Consider all the moments we have walked into a store or browsed some product or service on the internet. All the little calculations we do in our heads to determine if we can afford to make the decision we are about to make. All the data in front of us is saying no, stop, you can afford it, its too expensive, you’ll max out the card, and a whole slew of other reasons. Yet, lit in the appropriate emotional context of the decision, it “feels right”. Therefor what is the final driver that makes us swipe the card, say something we shouldn’t, impress our friends and family, ignore the absolutely rational and all the data telling us to hit the breaks and make the rational choice? Emotion.

With all this data we create and surround ourselves with it has created a false understanding of what makes us ‘tic’ as human beings. The current global understanding or consensus is that with enough data, we can understand the patterns of society. That every step a person takes, or every purchase they make can be predicted. I would contend that this sounds like an assumption of an assumption. We may find that all this data, leads up to a choice that we otherwise would not have taken, but the bombardment and structure of how we market, research, and employ resources forces a false perspective. A false choice. The data, the data! It says this is what we should do! How we should act! So we take these artificial suggestions, extrapolate their significance to a false truth, and put massive amounts of resources behind them all in pursuit of trying to find the simplest of answers.

A false prediction of how we as humans make choices becomes common place. A plethora of data from disparate sources, sources of an uncommon kind stitched, analyzed, parsed, sold, resold, arrayed, rotated, extrapolated and regressed. Yet, someone has to create a better model each time to come closer to the prediction. Closer to the certainty principle. A model marketable enough that says, we know who you are. We have analyzed your rationale. Your trends, habits, and web history so now with that, we would like to offer you this, and suggest to you that. Leaving you with only the choices this structure of society has made available to you. You must make a choice that lacks the fundamental and emotional makeup of who you are. You are left with compromise rather than emotional alignment.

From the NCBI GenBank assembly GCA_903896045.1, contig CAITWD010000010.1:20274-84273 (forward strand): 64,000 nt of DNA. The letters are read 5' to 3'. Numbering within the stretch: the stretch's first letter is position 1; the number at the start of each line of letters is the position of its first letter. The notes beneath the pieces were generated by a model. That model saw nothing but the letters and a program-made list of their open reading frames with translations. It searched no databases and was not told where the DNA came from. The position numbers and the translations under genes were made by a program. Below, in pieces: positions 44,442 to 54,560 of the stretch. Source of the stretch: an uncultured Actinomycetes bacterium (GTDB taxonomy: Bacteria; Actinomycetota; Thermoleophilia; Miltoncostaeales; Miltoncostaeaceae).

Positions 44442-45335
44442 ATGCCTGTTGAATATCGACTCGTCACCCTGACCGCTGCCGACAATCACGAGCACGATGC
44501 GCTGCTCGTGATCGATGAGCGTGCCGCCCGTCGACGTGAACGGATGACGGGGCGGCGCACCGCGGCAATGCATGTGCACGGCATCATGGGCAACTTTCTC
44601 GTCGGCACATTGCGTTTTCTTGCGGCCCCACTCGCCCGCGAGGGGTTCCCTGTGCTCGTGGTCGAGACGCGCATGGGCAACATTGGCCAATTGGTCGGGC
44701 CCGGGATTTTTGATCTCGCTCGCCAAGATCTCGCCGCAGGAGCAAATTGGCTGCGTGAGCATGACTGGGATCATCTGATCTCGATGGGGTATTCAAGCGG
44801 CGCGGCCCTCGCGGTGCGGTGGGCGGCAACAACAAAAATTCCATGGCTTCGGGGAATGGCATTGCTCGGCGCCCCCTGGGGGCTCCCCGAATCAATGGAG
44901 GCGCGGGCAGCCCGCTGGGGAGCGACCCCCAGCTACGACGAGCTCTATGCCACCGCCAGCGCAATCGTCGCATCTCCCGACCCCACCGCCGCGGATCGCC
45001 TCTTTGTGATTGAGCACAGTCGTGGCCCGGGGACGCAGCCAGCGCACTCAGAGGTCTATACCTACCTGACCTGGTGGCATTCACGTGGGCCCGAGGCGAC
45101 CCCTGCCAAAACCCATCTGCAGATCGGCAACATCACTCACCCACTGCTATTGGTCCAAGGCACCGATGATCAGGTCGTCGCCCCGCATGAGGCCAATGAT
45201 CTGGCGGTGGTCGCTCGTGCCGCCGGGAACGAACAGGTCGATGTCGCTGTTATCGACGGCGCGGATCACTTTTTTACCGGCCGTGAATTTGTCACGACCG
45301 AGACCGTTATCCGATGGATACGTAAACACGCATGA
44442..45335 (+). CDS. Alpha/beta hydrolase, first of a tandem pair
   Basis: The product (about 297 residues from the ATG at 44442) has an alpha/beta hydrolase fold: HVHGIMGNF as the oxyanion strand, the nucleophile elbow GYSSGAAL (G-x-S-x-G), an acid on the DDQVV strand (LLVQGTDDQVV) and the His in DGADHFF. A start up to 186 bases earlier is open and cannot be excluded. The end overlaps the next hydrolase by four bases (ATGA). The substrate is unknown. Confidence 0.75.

Now how would this data salvage its path of forced choice, poor predictions, and resource waste? It would begin by appreciating the other half of the picture that truly drives all the most important choices we make in this world. It would employ a model that receives information directly from those who generate it, not second hand. It would establish a great weight to the emotional aspect of the data we create and our choice. The model would find coherence in combining rational with the emotional human spirit. Information from the source and by the source. Source Data.

A path of resources would begin to find themselves more organic, meandering like a soft stream that moves with the earth, rather than fights it. Models would become soft, emotional, and flexible rather than rigid and finite. Data becomes Source Data. Our understanding of choice and rationale becomes better understood. Business decisions become more effective and accurate. Now because we are employing data that combines the emotion of the human spirit, this Source Data will be able to solve to most challenging questions we face as a society, and better guide the technology we create to advance ourselves far into our bright future. Where the diversion that we once had of technology from the human spirit, which had its hands on the steering wheel, now shares the driver seat with the oldest driver of choice we know, emotion.

Source Data will help the world turn the corner by making the data we create that much more valuable. With that I leave you with a quote to resonate in your mind.

“I know that most men, including those as ease with problems of the greatest complexity, can seldom accept even the simplest and most obvious truth if it be such as would oblige them to admit the falsity of conclusions which they have delighted in explaining to colleagues, which they have proudly taught to others, and which they have woven, thread by thread, into the fabric of their lives.”